Prior to its enactment on June 8, 2010, the Legislature of California took it on its own to place Proposition 14, the Top Two Candidates Open Primary Act, on the ballot. The Act allows only the top two candidates with the most votes to move on to the General election. The key advantage, according its proponents, was the claim that ‘more moderate’ candidates would be elected to office.
There are two ways to initiate an initiative for placement on the ballot; by the Legislature or by the people. Opponents of Prop 14 at the time of its consideration and today believe that the Legislature initiated Prop 14 to facilitate its own interests, that is, to retain and elect ‘more liberal’ candidates to the offices of State Assembly, State Senate, Governor, House of Representatives, and U.S. Senate.
Because the Act changed the way in which the election process works, it, basically, denies choice in the selection of candidates by voters of other Parties, limiting voter choice of candidates in the General election by no more than two Parties. By way of example, in the 2016 election, the top two vote-getters in the U.S. Senate race were members of the same Party - hardly representative government.
Many false narratives and misinformation were floated by supporters and their consultants and picked up and widely circulated by the media. No data was available to support the claims of the supporters as Prop 14 moved through the timeframe for consideration leading up to the General election. At the time of the vote, many Republicans, No Party Preference (NPP), and members of other Parties stated that they were confused about Prop 14 on Election Day 2010.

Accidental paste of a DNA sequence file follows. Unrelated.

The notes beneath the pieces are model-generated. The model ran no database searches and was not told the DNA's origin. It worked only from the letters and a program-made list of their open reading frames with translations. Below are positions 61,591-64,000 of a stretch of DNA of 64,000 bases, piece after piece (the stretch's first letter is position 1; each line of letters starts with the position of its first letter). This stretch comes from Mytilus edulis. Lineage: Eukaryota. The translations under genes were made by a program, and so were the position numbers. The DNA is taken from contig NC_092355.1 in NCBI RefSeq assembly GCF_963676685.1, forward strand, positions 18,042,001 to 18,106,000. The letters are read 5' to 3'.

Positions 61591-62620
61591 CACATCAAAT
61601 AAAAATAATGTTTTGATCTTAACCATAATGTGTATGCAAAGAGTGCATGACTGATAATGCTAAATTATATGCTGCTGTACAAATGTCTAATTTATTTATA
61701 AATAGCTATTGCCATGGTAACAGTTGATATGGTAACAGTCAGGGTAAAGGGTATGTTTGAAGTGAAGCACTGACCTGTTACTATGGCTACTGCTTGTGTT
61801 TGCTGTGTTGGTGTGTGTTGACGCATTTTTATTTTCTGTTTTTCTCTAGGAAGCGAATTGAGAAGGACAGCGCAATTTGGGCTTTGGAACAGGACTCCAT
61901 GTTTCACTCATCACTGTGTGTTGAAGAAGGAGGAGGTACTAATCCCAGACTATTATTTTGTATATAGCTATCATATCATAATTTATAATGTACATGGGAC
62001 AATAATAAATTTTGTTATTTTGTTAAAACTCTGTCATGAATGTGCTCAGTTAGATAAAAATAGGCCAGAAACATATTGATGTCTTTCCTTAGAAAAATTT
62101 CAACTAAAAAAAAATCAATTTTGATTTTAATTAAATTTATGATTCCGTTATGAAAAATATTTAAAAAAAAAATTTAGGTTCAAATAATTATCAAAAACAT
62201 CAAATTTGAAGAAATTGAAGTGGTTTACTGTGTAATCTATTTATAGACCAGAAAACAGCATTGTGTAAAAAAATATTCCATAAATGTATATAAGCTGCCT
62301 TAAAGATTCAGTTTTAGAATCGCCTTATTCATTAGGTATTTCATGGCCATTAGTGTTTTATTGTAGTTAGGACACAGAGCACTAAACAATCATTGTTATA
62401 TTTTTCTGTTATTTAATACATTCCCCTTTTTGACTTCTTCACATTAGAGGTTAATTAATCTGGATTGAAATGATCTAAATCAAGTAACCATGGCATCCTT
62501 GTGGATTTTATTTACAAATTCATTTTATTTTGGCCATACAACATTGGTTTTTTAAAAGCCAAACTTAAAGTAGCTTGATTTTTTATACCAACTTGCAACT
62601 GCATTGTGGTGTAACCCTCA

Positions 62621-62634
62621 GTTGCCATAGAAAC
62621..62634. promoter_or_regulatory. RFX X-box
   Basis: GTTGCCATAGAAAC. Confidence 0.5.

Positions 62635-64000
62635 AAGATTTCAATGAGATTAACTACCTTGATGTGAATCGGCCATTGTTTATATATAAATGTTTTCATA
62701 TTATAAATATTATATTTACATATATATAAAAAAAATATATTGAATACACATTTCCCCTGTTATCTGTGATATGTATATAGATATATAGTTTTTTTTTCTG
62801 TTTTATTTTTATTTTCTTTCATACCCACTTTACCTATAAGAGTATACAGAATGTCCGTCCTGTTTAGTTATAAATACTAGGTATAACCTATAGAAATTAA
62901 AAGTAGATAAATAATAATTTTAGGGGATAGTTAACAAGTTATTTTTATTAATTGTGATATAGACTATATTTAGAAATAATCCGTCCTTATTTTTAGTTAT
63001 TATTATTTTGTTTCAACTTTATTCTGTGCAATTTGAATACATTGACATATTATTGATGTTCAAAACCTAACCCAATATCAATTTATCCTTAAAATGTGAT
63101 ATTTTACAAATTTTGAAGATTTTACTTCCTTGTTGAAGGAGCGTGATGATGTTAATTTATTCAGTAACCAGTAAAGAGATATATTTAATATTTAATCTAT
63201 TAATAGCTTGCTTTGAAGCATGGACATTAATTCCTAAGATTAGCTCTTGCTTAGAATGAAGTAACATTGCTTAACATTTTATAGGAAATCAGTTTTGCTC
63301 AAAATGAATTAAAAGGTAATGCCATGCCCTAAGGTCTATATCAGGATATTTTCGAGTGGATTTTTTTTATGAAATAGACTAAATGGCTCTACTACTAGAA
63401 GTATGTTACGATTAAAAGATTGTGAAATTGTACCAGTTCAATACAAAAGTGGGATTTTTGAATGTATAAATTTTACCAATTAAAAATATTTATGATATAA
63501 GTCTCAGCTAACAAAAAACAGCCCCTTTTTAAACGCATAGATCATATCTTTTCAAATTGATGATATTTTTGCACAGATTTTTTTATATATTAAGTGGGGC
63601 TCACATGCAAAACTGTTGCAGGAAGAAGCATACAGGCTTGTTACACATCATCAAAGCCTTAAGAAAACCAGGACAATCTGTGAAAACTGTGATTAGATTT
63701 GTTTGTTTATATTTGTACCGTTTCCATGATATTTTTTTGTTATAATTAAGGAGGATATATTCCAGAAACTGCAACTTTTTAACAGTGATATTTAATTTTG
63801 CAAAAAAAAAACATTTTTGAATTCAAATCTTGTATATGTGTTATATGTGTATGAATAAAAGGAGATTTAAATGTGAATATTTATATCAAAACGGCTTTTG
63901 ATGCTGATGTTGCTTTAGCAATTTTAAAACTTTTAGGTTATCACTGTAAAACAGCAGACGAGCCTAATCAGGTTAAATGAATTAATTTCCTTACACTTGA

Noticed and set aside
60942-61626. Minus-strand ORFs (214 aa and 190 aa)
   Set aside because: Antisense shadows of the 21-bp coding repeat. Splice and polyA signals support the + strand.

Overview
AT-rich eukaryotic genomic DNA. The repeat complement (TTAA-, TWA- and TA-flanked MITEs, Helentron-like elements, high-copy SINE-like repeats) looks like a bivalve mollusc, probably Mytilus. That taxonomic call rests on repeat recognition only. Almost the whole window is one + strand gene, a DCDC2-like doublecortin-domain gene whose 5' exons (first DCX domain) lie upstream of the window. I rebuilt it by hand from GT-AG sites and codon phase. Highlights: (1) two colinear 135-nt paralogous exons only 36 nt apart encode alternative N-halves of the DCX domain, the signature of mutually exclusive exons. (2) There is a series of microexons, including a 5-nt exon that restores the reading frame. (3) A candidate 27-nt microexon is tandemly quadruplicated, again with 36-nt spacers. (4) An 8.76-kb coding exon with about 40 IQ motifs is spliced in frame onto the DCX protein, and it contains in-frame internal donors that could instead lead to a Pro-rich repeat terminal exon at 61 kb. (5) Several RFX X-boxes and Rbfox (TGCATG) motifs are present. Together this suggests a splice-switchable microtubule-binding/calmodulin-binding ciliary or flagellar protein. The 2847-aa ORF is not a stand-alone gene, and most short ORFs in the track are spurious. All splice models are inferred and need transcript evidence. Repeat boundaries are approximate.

Today, there is empirical data, based on the election results of 2012, 2014, and 2016, that patently refutes claims made by the supporters. In each of these elections, the vast majority of candidates retained in office and newly elected candidates were ‘more liberal.’ This is likely to continue indefinitely unless the ‘Top Two’ Act is repealed. Supporters of the repeal of the ‘Top Two Candidates Open Primary Act’ desire to replace the Act with the law in effect prior to adoption of Proposition 14 where all Parties are represented in the General election.
The minimum number of signatures on petitions to support the repeal is 585,407; estimated cost: $2M to $M, depending on resistance to the repeal by the same individuals, consultants, and their financial backers in 2010.
The inititative requires the immediate and sustatined help and resources of all open-minded registered voters, in particular those shut out of a spot on the General election ballot by the effects of the 'Top Two Act.'
Because of the massive number of signatures needed to place the repeal on the 2018 ballot, County Coordinators and hundreds of volunteers in each County are needed to circulate petitions when the petition circulation timeframe begins. Each Coordinator will be notified at that time. To sign up to become a County Coordinator or to volunteer, go to www.stoptop2.com.
Likewise, because of the substantial amount of money necessary to support the repeal, continuous monthly contributions by is encouraged. No amount is too small!
To volunteer to circulate petitions you must sign a DECLARATION OF CIRCULATOR form which can be downloaded below. This form authorizes you to collect signatures when the final petition is available to collect them. WE NEED CONTRIBUTIONS COMING IN EVERY DAY! To make a contribution to place the repeal of the Top Two Candidates Open Primary Act on the 2018 ballot, scroll up and click on the RED BUTTON FOR CONTRIBUTIONS. You can pay by credit card, PayPal, or by mail . Contributions made by mail should be sent to:
FOUNDATION TO STOP TOP 2, c/o Tom Palzer, P.O. Box 2413, Rancho Cucamonga, CA 91729
Note: If you are aware of any other individual or organization interested or involved in the repeal of the Top Two Candidates Open Primary Act, please contact Tom Palzer immediately so that repeal efforts can be fully coordinated.